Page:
Over the three day shoot we followed three characters through three aspects of their lives…struggle, self care and success…covering an incredible range of scenarios. Lee and his team absolutely crushed the tv spot and the library of stills we created for the client will be a great companion.
STILL CAMPAIGN SELECTS
MOZELL FILMS – 30 SECOND TV SPOT
SUGGESTED CREATIVE EXECUTIONS
In addition to just handing over a library of images to the client, Lee and I envisioned a greater potential for the imagery for the ad campaign as well as some creative ways Brick Bodies could use what we made to display in their new state of the art gym at the Rotunda in Baltimore’s Hamden neighborhood.
BEHIND THE SCENES
Lead Director/ EP: Lee Morton
Director: Steve Celano
Producer: Lynda Meier
Photographer: Shawn Hubbard
DP: Kyle Deitz
AC: Aidan Gray
Associate Producer: Corey Jennings
Camera PA: Amanda Ferese
Data Manager: Nick Nyren
Props: John Fulcher
Gaffer: Dan Stack
BB Electric: Marc Elzey
Key Grip: Zach Frederick
BB Grip: Jason Shinsato
Wardrobe + Kit: Leandra Caprini-Rosica
MU + Kit: Jasmen Davis
Location Manager: Jon Jolles
Camera Accessories: DC Camera
Photog assist: Peter Grill
PA Day 1 & 2: Marco Gonzales
PA – Art Day 3: Evan Devine
G+E: Grip Serious Grip
BTS Day 1 & 2: Frankie Cerquetti
BTS Day 3: Nevin Baker
I was extremely thankful again this year to be asked back by the NFL to photograph Super Bowl LI as a part of their photo team. The amount of talent and experience in the group is nothing short of phenomenal and it was extremely flattering to be asked to be a part of the team again.
Compared to shooting regular season games, Super Bowls are their own animal that are generally approached a little differently. Normally when I cover games I’m shooting with at most one other person and occasionally by myself and I’m totally comfortable with that. I follow the game up and down the field and try and put myself in the best position to capture impactful moments. Working with a larger group of eight other photographers at the Super Bowl, my task is different…stay in one spot (this time, a corner of the Falcons end zone) and make sure I have that area covered. Working with a team of other photographers is always something I enjoy. Everyone has each other’s backs and you know if something is out of your range, someone else has got you covered.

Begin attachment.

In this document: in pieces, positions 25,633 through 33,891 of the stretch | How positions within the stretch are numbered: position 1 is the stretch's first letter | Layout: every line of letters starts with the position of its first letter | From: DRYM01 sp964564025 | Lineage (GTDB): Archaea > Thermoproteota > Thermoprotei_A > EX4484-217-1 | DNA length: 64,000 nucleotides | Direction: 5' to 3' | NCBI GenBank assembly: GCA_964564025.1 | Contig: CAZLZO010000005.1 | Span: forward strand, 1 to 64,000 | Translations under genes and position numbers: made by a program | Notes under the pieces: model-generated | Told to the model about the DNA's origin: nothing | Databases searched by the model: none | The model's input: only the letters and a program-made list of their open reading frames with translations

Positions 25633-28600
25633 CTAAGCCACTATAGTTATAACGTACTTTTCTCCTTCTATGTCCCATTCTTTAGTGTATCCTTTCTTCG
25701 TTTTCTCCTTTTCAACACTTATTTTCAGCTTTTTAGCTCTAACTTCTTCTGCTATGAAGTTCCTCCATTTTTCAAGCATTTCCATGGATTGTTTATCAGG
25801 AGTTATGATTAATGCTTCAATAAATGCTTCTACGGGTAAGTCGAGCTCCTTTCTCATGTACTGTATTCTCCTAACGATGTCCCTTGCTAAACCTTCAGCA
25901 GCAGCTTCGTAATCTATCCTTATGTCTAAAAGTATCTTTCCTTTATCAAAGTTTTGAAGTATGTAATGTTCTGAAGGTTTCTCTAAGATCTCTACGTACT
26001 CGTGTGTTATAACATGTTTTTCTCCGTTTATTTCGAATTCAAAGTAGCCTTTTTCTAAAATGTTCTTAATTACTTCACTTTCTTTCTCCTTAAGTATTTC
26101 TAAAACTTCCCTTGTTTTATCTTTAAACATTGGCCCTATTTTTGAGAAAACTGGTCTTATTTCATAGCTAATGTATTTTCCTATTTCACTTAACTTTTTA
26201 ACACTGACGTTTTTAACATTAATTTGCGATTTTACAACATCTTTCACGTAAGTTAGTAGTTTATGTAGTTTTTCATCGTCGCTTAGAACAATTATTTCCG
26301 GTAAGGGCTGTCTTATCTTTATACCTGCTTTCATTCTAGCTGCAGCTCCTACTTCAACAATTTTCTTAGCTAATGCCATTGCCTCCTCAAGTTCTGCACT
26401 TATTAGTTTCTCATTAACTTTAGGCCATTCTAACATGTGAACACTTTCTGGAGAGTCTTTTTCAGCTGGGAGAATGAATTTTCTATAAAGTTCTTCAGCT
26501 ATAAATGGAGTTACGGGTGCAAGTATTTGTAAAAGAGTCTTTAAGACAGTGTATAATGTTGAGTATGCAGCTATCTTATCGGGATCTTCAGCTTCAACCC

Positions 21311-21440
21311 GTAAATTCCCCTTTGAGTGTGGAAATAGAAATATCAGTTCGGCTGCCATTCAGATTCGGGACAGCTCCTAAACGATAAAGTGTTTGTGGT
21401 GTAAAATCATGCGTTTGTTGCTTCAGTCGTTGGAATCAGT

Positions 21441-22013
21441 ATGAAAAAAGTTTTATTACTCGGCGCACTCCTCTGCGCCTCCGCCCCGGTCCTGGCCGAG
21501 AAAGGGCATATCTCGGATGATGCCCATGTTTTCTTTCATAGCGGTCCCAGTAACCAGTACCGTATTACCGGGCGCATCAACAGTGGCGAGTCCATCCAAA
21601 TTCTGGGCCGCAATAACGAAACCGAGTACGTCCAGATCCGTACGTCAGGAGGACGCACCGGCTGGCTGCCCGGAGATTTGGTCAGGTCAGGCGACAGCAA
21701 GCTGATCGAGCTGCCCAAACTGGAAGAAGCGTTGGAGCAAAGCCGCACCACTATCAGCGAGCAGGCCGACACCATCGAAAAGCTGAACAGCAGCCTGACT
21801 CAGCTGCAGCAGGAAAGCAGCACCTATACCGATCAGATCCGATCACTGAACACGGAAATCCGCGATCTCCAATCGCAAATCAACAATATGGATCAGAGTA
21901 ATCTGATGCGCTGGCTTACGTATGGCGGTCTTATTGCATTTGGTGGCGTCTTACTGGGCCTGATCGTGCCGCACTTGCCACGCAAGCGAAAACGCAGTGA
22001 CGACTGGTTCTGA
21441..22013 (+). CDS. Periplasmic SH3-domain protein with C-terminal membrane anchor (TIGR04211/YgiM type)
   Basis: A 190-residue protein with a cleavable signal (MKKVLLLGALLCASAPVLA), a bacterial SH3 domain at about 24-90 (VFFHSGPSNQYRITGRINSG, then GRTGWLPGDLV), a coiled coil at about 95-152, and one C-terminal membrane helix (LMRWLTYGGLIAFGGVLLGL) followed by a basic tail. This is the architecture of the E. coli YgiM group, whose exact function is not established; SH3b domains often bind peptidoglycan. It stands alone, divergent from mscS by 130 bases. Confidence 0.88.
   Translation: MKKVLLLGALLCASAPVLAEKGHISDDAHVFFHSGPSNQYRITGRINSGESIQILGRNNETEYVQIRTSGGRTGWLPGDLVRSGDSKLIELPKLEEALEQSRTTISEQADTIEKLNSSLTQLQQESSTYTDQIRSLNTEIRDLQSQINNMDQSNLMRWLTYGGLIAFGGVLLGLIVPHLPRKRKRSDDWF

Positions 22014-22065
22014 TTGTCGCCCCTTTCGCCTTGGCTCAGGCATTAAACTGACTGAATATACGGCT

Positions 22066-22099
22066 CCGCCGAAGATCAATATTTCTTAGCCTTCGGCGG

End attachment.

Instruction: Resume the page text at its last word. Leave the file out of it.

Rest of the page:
Sometimes you are lucky…yes, lucky enough to be in a spot where action comes your way. From experience, that doesn’t always happen. I was fortunate to be in a position to capture some pivotal plays of the game and when added to the amazing shots captured by the rest of the crew, we ended up with a body of work that we all can be proud of.
My post-game assignment was to follow the winning quarterback. Immediately I knew I was going to be in for a challenge as the post game scrums after the Super Bowl rival some of the actual rugby scrums I was in in college. Luckily the last play of the game, the winning touchdown scored by James White, happened right in front of me. I was able to make any image of the score then sprint over to Tom Brady and try my best to stick with him amongst the chaos and hopefully make some nice images. I’m always critical of my performance, so I’ll let my editors determine how successful I was, but I’m always up for a challenge and I think I made a few frames that captured the emotion of the moment.
I’ve always loved the challenge of shooting with a camera phone. For years my Instagram feed was “iPhone only” and I only followed users who abided by the same rule because of the appreciation I have for making quality, creative images under the limitations of a camera phone. I’ve since opened up my feed to my professional images because there are benefits of showing that type of work on Instagram, but I still shoot with my phone quite a bit and still enjoy trying to make creative images with it.